Recognize high-percentage areas
Contrary to popular belief, the best wintertime areas to deep crank are not the same areas you would target in the summer. Jones looks for three primary areas, all of which share one common denominator.
Needless to say, creek channels play an integral role in Jones’ wintertime deep cranking strategy. There are wintering holes on every fishery and, according to him, they’re always located near the deepest part of a creek channel.
“A lot of times you can find these wintering holes where the current cuts into the creek channel and creates a hole,” Jones said. “In a reservoir, these holes may be in 20 feet of water, but I’m going to fish the drop-offs closest to those holes. If you idle under a bridge, examine your graph and take mental notes, it will be much easier to find a similar area along the same creek channel.”
Fine-tune your casting angles
There are times of the year in which your crankbait casting angles aren’t a primary concern, but this isn’t one of them. Casting angles are a big key to your deep cranking success and Jones employs a very methodical approach.
“I always want to cast my crankbait up-current and retrieve it down-current because bass are notorious for positioning nose-first into any available current,” Jones said. “Let’s say the fish are on the side of a point closest to the boat—the crankbait will dive down into the point and go right over top of them. If you position on the other side of the point, it’s going to dive right down to the fish.”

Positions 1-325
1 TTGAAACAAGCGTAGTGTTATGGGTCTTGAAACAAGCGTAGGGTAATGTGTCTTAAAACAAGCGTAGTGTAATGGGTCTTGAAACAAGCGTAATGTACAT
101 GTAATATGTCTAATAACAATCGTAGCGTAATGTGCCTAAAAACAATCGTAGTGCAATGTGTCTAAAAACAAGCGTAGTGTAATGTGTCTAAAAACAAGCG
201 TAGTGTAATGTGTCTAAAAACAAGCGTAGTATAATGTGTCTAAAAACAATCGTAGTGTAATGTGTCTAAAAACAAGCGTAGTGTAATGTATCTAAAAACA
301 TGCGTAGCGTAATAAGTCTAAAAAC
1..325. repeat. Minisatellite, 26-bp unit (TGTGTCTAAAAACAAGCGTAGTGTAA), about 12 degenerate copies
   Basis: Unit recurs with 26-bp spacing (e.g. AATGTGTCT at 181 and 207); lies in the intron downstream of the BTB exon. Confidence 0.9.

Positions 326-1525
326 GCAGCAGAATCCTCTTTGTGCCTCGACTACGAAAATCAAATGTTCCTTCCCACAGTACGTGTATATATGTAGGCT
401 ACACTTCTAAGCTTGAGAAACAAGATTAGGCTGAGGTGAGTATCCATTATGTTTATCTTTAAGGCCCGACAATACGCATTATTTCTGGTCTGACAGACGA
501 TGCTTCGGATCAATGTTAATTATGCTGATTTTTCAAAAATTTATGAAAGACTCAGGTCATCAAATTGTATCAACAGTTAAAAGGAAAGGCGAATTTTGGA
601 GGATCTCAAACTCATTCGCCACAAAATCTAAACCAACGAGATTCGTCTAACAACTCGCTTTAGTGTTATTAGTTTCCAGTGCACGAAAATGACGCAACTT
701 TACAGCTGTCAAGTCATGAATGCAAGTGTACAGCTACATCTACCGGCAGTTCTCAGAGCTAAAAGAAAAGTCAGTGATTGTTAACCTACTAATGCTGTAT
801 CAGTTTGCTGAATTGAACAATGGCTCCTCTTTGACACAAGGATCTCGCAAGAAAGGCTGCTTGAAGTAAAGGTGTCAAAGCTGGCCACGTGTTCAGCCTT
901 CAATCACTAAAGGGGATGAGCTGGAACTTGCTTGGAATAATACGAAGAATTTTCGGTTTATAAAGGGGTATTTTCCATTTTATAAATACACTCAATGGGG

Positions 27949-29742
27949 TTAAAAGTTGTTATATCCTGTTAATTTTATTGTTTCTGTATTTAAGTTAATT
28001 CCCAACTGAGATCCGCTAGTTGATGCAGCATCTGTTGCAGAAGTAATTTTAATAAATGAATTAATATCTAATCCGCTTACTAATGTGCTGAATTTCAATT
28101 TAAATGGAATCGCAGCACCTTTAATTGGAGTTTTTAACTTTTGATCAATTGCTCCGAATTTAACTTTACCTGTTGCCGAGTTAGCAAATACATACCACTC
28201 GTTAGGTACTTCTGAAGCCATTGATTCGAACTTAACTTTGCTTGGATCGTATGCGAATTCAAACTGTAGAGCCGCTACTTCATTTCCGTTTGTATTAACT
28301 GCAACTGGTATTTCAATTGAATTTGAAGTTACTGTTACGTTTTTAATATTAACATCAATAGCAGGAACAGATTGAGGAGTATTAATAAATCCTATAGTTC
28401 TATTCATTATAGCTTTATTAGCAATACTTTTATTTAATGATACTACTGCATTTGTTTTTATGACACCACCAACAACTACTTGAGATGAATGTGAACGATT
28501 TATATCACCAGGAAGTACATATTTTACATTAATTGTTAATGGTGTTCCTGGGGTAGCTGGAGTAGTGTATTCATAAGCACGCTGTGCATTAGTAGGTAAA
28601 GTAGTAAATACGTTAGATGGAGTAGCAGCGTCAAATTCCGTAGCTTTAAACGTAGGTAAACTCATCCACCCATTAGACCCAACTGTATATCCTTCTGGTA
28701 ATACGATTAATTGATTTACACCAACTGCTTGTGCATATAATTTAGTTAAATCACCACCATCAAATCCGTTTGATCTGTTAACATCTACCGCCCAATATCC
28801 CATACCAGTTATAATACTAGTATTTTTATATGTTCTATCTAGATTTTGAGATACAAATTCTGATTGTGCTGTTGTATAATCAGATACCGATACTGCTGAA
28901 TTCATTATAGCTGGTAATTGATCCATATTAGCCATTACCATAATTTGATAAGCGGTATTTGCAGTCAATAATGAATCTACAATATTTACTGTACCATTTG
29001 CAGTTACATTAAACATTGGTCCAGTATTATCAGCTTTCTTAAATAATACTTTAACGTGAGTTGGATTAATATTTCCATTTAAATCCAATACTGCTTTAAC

Regardless of the situation, Jones makes it a point to try every possible angle before moving on. This experimentation can often lead to hot action, cast after cast.
“It’s not uncommon to catch a bass casting at the wrong angle,” Jones said. “If you don’t catch another one, that one bass did something very important—it clued you in to the school’s location. If you move around and try different angles, you can fine-tune your approach and figure out how to catch all of them.”
3 deep crankbait retrieves to cover your bases
Whether you’re fishing a shallow or deep-running crankbait, your retrieve is critical. The bass’ preference can change daily, so similar to your casting angles, experimentation should always be considered.
Feel the bite and use a proper hookset
Newcomers to deep crankbait fishing often become frustrated when attempting to discern a bite from a collision with cover. According to Jones, however, it’s important to go with your gut—you’ll know when a bass hammers your lure.
“There will be no question about a deep crankbait bite—that’s the beautiful thing about this technique,” Jones said. “The bite will, however, be different depending upon your retrieve. With the burn-and-stop method, the strike will be incredibly strong and arm-jarring. With the slow crawl retrieve, it’s probably going to feel soft and spongy. The faster you’re moving the bait, the harder the strike is going to feel.”
When it comes time to set the hook, try to avoid “snatching” at all costs. A crankbait hookset is drastically different from a soft plastic or jig hookset.
“You don’t have to come off the floor when you set the hook on a deep crankbait,” Jones said. “Your hooks aren’t as heavy and you also run the risk of pulling the bait away from the fish. When you feel the bite, simply lean into them and keep the line tight—don’t overpower the fish. It it wants to run, let it run. If it starts swimming toward you, just keep a solid bend in your rod and you’ll be just fine. Your worst enemy is slack line, so make every effort to avoid it.”
The next time the fishing bug bites this winter, don’t succumb to the cold weather. Learning the intricacies of coldwater deep cranking will take time, but if you keep one in your hand enough, you’re going to give your bass fishing arsenal a whole new dimension.